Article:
PITTSBURGH -- Pittsburgh Penguins forward Bryan Rust's sudden surge in name recognition could continue into the Stanley Cup Final.
Through the first three rounds of the Stanley Cup Playoffs, Pittsburgh has relied as much on its supporting cast as it has on centers Sidney Crosby and Evgeni Malkin. The combination of star power and depth has fueled a run to the Cup Final against the San Jose Sharks, beginning with Game 1 at Consol Energy Center on Monday (8 p.m. ET; NBC, CBC, TVA Sports).
Rust has played a leading role on that supporting cast while helping one of Pittsburgh's top two centers find his game.
Malkin struggled offensively throughout the Eastern Conference Second Round against the Washington Capitals and early in the Eastern Conference Final against the Tampa Bay Lightning. Once Rust's speed was added to his right wing, replacing forward Eric Fehr, Malkin began to look like the dominant force he was expected to be.
"It just works," Malkin said. "It's a simple game for us … We need to play a fast game and it's simple. Like chip the puck behind and work the offensive zone … A simple game in the playoffs. Sometimes it doesn't look good, but it works."
After failing to score in the first two games of the conference final, Malkin had at least one point in each of the last five. He assisted on each of Rust's goals in Pittsburgh's 2-1 Game 7 win Thursday.
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By now, the importance of Rust's goals is well-documented, but their significance should not be taken solely at face value. The chemistry shown between Rust and Malkin on each goal might signal more is to come from them against the Sharks.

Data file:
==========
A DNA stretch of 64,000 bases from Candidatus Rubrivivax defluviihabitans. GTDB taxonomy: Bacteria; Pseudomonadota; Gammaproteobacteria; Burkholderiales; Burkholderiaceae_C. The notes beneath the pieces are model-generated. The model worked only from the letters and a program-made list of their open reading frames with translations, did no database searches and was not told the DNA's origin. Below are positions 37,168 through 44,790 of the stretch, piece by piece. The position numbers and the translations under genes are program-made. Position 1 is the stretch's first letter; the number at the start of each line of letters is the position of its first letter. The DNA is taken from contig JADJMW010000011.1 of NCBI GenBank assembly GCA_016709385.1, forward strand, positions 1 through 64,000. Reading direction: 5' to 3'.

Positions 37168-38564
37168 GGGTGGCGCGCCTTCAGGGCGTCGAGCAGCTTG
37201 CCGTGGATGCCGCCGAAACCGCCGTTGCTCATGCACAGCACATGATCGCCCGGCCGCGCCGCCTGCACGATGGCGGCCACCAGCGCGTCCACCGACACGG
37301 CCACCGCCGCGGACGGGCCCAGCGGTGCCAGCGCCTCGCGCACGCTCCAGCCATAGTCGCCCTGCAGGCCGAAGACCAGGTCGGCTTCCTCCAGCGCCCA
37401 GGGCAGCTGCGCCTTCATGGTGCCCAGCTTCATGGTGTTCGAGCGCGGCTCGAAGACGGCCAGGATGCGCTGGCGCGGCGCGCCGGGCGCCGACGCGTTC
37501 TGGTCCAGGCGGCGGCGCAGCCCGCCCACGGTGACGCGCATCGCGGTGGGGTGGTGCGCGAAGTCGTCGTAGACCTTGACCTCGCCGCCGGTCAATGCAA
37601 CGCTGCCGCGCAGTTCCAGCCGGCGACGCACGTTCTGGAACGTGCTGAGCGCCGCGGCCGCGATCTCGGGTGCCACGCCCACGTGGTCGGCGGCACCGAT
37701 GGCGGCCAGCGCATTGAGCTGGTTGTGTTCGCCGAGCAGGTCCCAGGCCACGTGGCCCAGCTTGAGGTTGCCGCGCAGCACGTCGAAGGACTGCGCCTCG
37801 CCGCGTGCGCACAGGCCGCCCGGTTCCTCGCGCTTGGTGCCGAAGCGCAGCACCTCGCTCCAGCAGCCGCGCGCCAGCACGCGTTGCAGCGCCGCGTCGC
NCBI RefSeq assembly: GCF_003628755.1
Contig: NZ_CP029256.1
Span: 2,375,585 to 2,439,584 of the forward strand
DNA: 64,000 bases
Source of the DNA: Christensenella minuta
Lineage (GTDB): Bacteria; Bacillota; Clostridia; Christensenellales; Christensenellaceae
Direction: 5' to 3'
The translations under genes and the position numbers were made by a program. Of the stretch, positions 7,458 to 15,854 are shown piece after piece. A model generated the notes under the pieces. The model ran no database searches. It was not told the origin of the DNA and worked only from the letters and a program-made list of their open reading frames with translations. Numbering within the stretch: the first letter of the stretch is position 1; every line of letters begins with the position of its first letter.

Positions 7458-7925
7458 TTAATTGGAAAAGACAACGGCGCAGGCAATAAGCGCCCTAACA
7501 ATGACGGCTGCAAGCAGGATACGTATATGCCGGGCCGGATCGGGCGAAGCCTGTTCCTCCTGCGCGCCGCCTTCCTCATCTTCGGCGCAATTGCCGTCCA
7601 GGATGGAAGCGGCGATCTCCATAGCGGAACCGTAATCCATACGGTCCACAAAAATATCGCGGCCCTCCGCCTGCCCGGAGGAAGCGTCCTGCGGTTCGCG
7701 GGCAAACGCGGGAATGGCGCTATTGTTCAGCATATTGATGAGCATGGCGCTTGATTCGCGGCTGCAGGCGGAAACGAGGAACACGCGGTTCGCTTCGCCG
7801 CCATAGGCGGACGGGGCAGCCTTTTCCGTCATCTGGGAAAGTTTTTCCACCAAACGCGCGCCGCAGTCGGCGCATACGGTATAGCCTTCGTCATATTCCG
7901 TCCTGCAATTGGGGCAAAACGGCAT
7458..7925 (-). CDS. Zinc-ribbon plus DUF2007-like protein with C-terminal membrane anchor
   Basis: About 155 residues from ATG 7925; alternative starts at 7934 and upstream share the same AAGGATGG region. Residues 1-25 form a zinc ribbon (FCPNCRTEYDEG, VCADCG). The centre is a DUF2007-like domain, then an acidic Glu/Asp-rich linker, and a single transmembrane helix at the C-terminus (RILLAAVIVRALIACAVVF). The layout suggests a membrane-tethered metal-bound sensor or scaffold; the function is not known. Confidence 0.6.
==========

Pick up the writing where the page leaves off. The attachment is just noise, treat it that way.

"I'm just trying to roll with it," Rust said. "I'm getting more and more chemistry with my linemates as time goes on, and if you get some chemistry with Geno, good things are going to happen."
Rust hasn't just helped Malkin. Left wing Chris Kunitz has found an extra gear while scoring at least one point in each of his past five games.
Kunitz scored a goal in three straight games midway through the conference final to push his total to four, his most since scoring five in 2013.
"The speed that [Rust] brings to the line, obviously puck possession and understanding the ice that Geno has, it makes it easy on a player like myself to go in and work the walls and get to the front of the net," Kunitz said. "I can't say enough about him. To score the big goal last game to put us up and come out [Thursday] and score that first one, really got the building rocking."
Rust has scored twice in two of Pittsburgh's three elimination games this postseason, including in Game 5 of the second round against the New York Rangers. He has five playoff goals after scoring five in 55 regular-season games the past two seasons.
After entering the playoffs nursing a lower-body injury and scoring twice in his previous 29 games, Rust has become an unlikely hero for the Penguins on their journey back to the Stanley Cup Final for the first time since 2009.
Rust described his overnight success as surreal.
"So far, that's pretty much the only emotion I got," Rust said. "That and just, excitement. We're one step closer and that's all I got."